This piece is very recommended for band, because of the melodious lines, and as well the independency in the rhythms, what is very logical humorously composed.
Overture for an Imaginary Play (1987) duration: 12:01 Molenaar Edition
Jurriaan Andriessen (Haarlem, NL 1925 The Hague, NL 1996)
Video with score: https://youtu.be/h3PYAFHm6u4?si=I433lqnnNnhhgXPp
Jurriaan Andriessen was commissioned by the Fund for Musical Creation. As far as the title is concerned, the composer himself does not consider there to be any special reason why he has named this work in this way. According to him, the title “Overture for an imaginary play” best covers the content of the work. But when you listen to the piece, the music involuntarily evokes a certain outside-musical image: something that follows the music closely. It seems as if Andriessen does not deny the fact that he once studied film music and in his capacity as composer of the Haagse Comedie wrote music for countless plays. Only here he keeps the “play” to himself, and the listener is allowed to imagine himself.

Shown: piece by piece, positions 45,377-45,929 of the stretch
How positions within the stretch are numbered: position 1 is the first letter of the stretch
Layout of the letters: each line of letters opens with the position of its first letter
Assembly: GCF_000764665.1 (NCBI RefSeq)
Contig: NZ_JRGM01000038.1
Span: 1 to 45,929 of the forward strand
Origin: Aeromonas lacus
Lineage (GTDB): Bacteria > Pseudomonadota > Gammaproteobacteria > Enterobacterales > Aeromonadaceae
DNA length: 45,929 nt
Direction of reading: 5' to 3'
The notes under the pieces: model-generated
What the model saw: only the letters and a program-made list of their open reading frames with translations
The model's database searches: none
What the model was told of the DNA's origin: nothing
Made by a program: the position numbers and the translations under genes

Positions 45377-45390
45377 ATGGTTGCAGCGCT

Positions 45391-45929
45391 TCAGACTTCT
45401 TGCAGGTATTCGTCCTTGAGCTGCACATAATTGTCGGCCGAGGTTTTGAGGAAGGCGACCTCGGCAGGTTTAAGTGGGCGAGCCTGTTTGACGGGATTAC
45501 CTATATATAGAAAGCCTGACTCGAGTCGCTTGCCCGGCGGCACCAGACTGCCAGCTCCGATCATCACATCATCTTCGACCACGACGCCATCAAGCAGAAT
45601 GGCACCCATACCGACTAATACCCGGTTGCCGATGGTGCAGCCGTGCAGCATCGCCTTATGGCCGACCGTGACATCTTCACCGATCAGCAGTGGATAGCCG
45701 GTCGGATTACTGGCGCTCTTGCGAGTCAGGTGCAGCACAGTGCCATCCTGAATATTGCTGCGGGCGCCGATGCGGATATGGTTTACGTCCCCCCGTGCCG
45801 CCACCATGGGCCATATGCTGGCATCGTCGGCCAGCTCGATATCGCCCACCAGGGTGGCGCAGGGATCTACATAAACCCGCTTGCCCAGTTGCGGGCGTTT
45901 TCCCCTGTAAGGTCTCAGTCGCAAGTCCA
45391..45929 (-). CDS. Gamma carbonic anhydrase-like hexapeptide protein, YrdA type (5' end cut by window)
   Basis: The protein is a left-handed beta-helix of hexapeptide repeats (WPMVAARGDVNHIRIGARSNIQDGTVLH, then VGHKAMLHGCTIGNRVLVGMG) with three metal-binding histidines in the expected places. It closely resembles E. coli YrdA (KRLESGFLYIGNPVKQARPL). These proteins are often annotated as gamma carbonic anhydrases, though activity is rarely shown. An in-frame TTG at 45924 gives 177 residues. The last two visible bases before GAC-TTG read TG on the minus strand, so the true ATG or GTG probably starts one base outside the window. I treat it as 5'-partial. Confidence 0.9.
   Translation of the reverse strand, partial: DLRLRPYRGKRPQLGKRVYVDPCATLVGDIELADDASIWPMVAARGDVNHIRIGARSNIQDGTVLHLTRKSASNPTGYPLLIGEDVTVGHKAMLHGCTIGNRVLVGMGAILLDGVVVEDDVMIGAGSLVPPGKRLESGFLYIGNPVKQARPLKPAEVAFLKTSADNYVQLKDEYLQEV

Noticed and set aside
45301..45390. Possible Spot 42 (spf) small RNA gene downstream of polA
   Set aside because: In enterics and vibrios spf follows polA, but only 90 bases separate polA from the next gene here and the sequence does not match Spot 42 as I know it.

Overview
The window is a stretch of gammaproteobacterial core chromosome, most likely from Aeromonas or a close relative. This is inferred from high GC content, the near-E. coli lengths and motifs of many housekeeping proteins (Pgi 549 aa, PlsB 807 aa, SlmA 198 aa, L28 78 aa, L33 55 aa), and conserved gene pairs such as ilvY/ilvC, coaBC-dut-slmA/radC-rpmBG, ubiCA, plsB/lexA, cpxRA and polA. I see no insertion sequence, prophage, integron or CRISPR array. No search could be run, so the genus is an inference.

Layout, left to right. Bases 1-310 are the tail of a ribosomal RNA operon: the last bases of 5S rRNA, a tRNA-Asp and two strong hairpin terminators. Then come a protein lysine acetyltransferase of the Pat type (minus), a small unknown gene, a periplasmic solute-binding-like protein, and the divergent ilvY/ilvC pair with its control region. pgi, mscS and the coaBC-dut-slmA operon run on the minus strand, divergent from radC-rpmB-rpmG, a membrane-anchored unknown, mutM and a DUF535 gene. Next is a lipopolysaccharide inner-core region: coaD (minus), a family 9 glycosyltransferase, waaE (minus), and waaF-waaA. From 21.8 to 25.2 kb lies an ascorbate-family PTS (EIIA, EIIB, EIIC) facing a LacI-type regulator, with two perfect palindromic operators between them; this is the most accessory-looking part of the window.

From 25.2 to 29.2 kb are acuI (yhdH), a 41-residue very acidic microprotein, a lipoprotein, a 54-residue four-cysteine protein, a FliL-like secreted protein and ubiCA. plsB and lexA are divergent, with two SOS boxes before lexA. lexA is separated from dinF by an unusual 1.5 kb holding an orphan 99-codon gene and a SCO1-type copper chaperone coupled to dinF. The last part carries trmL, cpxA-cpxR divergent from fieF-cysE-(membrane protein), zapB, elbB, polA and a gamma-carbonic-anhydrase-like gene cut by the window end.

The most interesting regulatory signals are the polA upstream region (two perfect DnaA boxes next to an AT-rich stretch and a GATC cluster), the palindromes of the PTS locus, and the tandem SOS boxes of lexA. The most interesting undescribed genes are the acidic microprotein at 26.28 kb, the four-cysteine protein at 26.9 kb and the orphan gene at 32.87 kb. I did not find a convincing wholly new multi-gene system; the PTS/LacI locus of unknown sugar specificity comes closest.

Composer Jurriaan Andriessen’s father, Hendrik, brother Louis, and Uncle Willem have also been notable composers. Andriessen studied composition with his father at the Utrecht Conservatory before moving to Paris where he studied with Olivier Messiaen. Almost all his works have been commissioned by the government, for official bodies, business groups, radio or television. In addition to stage and film music, Andriessen also wrote works for orchestra, chamber music, piano, choral works and music for wind orchestra.
I highly recommend this work, because of the deep suggestive value for the development process of the wind orchestra.